Laura Schröder
Vice President, Global Product Marketing


In the Networked Company, the focus has shifted beyond operational efficiency to strategic impact. The company is forging strategic relationships with suppliers, creating significant value for both the company and its suppliers.


At this stage, accounts payable typically operates as a shared service center. Procurement is focused on building strategic supplier relationships and establishing programs to safeguard the company against operational and regulatory risk.

And this is where you start seeing what we call ‘The Network Effect’.

There are basically three ways to improve cash flow in the supply chain once you’ve streamlined and automated processes: collect earlier, pay later or pay less.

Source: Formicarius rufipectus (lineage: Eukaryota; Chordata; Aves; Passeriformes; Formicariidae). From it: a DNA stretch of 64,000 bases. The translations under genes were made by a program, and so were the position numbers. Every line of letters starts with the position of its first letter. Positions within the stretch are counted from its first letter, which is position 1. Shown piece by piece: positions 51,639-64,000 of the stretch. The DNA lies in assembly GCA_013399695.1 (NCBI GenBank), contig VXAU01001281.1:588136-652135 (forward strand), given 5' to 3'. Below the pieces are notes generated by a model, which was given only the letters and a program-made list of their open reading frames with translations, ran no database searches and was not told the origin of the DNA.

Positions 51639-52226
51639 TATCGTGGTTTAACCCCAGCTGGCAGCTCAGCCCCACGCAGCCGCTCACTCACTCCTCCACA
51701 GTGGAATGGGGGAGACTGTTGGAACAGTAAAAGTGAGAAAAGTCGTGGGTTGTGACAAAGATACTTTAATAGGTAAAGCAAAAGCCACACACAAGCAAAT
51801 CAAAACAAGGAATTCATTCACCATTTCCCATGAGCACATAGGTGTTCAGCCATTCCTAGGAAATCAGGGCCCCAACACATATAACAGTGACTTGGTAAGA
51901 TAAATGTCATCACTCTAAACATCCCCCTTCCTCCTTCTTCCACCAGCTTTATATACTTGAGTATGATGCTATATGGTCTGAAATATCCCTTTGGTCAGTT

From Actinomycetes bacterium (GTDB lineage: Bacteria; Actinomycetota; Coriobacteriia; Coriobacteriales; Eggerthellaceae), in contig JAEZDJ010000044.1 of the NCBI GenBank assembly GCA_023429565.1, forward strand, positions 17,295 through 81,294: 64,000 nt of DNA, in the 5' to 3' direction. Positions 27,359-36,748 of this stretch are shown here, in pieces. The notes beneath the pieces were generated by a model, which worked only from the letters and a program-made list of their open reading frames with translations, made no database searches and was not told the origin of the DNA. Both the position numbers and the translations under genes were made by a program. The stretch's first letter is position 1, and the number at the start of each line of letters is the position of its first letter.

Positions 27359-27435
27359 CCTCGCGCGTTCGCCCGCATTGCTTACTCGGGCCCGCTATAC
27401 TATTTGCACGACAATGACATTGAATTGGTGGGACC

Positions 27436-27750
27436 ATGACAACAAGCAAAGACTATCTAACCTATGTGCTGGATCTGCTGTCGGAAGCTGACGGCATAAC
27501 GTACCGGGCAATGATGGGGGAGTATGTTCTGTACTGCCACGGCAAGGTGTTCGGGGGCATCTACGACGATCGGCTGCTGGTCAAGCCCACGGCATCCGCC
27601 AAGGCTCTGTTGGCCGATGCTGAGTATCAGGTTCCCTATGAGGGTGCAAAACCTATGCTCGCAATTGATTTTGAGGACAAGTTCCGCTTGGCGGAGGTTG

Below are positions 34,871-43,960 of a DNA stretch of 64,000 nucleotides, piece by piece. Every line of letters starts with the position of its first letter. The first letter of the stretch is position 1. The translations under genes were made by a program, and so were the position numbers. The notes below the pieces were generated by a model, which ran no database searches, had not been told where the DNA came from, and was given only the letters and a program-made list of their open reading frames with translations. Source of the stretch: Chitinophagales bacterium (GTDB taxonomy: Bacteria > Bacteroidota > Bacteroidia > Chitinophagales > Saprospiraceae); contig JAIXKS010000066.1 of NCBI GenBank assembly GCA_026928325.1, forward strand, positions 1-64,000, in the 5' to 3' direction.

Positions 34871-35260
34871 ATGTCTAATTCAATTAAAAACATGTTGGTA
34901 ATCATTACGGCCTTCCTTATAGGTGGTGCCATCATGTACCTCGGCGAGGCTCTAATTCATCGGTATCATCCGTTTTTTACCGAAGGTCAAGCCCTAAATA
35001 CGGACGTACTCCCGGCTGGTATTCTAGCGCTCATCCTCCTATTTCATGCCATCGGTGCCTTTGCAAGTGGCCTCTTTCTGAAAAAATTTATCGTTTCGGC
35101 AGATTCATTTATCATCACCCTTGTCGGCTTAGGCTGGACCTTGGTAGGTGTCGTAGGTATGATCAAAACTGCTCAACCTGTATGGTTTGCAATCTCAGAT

Buying and selling in an open B2B network – where buyers and sellers are connected and transactions are captured in rich detail - creates a virtuous circle of faster cycle times and improved cash flow.


Suppliers have reduced receivables risk because they get paid more quickly, so they can grow the business and pass on savings to customers, while buyers benefit from the more flexible payment programs that are now available to them.

And in a Networked Company, the level of integration within the Finance function makes it possible to optimize and scale the company’s cash management strategies across the business, enabling new levels of financial agility.

Networked company performance typically looks like this:

  • 95% on-time payments
  • $18 average cost per purchase order (PO)
  • 50-70% spend under management
  • 40% of suppliers e-invoice enabled

To find out more about how to develop your financial operations to the Networked Company level, download our free ebook:  “A Guide to Networked Purchase-to-Pay’.